Then there were those lush squash vines–yellow crookneck, zucchini, and even some years the white scalloped squash that looked like squatty dishes under the vines. You could fill a bucket in no time. In fact, sometimes the squash crop was so heavy Papa hauled squash to market, to all his neighbors, as well as to church members. Cucumber vines vied for being the heaviest producers. As a kid, in my mother’s sweet garden I’d enjoyed picking squash and cucumbers more than any other vegetable. It was like hunting Easter eggs. And that was true of Papa’s garden as well. Only his garden was so much bigger.

Speaking of vines, I was very fond of Papa’s cantaloupes. Splitting open one of those melons was a thrill every time. The gorgeous soft orange color itself made me happy. But the taste! To use a cliché, I could eat my weight in those cantaloupes. Cantaloupes are still good but, somehow, not as good as Papa’s. Some years he didn’t plant cantaloupes or watermelons. It seemed as if those were luxury products he only grew if he had some space left after planting the necessary vegetables.

And one of those necessary vegetables was okra.

Not only did all of his family depend on that good okra, but there were businesses in town like Holiday Inn that were on his list for weekly deliveries, and of course the Farmers Market too. During the peak season Papa broke okra every other day. “Breaking” okra was a new term to me. In my mother’s garden we cut okra with a knife. It was certainly not a favorite job because okra makes you itch. But it didn’t seem to bother Papa. As the season progressed the okra developed higher and higher on the stalks until in September he’d be reaching above his head sometimes. When he left his house with two or three heavenly hampers of okra in the back, he was the picture of peace and contentment. Or when someone would pull into his yard having come some distance to claim a reserved hamper of JB Graham’s okra, then, too, he looked as happy as anyone who’s won a foot race.

It was not just corn that Papa grew. It was silver queen, sweet corn, field corn and others I can’t remember. But it was all so good! From planting time to fingerling size to tasseling and then those first wonderful ears, the progression of the corn crop was a subject of great interest. When the harvest began, you might find Papa under a pecan tree shucking corn by the bushel while Mama “creamed” or grated the corn in the kitchen. There would be a fantastic huge dish of corn at every church dinner, every family reunion, and, of course on the table for us when we “dropped by.” It was so good you’d hardly be able to eat anything else.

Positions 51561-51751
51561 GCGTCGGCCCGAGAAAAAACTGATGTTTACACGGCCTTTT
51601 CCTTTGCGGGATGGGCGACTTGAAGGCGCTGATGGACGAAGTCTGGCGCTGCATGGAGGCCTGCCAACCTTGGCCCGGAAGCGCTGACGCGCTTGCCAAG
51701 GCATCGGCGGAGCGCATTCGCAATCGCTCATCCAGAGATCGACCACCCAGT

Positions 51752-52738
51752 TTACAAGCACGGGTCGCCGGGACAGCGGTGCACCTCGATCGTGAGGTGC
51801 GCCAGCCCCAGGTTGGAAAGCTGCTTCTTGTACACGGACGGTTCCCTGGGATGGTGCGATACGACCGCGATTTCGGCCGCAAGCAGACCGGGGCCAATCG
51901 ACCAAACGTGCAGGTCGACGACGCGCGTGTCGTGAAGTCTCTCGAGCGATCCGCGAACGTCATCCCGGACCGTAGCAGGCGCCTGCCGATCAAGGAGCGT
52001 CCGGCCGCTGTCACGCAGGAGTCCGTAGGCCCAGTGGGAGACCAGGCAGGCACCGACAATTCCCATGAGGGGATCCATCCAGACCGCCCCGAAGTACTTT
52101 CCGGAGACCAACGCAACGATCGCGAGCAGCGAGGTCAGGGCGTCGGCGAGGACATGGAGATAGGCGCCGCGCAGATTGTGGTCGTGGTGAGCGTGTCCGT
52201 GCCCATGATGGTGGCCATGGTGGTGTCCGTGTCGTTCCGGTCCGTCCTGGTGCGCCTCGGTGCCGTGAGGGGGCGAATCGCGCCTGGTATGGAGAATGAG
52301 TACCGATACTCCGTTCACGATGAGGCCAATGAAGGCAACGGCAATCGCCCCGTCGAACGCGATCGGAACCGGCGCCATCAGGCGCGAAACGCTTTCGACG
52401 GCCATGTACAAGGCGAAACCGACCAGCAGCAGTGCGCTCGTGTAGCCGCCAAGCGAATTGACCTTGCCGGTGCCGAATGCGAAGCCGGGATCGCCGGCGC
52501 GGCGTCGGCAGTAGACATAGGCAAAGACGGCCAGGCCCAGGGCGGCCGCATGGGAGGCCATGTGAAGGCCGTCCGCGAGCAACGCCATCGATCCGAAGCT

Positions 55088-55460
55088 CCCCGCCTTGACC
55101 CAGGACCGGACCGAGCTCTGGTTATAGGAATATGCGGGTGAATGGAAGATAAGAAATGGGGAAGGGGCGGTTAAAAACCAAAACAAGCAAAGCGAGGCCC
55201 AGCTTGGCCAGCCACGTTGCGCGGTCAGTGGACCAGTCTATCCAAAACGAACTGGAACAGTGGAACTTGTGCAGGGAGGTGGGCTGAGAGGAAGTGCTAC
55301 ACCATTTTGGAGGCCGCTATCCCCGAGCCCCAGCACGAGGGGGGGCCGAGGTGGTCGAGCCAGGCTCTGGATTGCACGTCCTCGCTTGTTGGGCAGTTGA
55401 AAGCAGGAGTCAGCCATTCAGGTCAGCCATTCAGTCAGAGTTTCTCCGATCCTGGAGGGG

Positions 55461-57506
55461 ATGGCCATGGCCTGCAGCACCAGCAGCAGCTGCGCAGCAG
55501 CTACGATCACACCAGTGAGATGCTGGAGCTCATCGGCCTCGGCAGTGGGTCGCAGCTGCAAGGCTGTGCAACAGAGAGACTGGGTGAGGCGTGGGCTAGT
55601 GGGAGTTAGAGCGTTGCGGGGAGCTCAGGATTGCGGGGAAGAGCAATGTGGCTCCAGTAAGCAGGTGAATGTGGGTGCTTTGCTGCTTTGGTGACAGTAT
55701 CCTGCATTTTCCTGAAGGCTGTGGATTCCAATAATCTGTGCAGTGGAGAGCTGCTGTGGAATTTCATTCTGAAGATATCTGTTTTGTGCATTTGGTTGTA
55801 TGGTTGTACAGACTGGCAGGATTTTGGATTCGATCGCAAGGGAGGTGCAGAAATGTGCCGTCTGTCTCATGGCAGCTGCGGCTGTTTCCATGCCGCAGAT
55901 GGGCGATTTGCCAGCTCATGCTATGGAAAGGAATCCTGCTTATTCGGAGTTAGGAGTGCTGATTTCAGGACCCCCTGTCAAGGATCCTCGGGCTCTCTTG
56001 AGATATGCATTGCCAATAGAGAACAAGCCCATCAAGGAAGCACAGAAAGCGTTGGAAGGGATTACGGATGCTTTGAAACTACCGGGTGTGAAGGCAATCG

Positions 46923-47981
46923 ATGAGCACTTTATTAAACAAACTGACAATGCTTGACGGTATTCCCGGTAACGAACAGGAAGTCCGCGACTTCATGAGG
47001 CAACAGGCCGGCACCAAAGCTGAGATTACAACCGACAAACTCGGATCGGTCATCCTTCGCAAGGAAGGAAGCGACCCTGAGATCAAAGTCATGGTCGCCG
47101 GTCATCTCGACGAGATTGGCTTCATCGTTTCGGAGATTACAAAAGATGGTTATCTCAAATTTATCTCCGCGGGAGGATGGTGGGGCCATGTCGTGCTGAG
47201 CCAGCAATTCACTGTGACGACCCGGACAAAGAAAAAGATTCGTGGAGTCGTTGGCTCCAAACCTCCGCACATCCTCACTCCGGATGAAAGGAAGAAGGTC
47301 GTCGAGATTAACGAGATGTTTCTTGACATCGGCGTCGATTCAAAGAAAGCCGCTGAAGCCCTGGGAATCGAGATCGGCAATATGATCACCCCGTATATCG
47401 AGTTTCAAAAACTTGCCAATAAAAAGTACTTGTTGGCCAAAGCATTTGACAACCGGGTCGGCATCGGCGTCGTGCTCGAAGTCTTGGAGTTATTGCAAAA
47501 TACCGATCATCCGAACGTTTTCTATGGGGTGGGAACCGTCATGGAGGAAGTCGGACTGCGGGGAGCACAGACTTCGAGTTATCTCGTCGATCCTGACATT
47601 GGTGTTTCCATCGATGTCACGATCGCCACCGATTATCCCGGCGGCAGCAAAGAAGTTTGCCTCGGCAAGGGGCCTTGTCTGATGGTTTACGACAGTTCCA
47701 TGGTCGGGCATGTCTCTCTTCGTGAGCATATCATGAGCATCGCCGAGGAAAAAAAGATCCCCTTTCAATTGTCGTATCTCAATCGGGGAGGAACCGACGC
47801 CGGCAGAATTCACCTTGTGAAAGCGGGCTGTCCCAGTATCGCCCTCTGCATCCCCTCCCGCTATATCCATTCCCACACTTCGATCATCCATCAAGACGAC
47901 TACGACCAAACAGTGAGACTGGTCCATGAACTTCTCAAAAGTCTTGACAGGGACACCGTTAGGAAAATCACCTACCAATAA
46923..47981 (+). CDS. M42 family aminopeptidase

Between them, Papa and Mama grew, processed, and froze hundreds of quarts of vegetables every year. Their freezer along about mid-August would be filled to the brim, everything neatly dated, sorted, and recorded in Mama’s records. All through the year Mama served those wonderful vegetables, fresh as if just picked. The only year we missed those vegetables was 1968 when lightning struck Papa and Mama’s house. The whole house was ablaze when they came home from church that Sunday night. And it was August so the freezer, fully packed with the year’s crop, was ruined along with everything else. All they had was what was still in the garden.

Now, I sniff the cantaloupes at the grocery trying to find one as good as those Papa grew. I buy a bag of shelled peas remembering hot afternoons sitting on the porch with Mama and Papa shelling crowders or zippers. Or I buy a sleeve of frozen creamed corn and try, unsuccessfully, to make it taste like Mama’s. And when I see a bin full of perfect tender pods of okra, I simply have to buy some to fry in an iron skillet.

Papa never won the prize for selling the first hamper of okra or for growing the best crop or the biggest crop of anything. Unless, that is, his prize was seeing all of us, and many more, benefit from his hard work. He didn’t consider winning prizes, just wanted to work hard and reap a bountiful harvest, to pay his bills, to enjoy partnering with the soil, the sun, and the rain. To him, delivering a heavenly hamper of okra to an eager customer was worth more than any blue ribbon.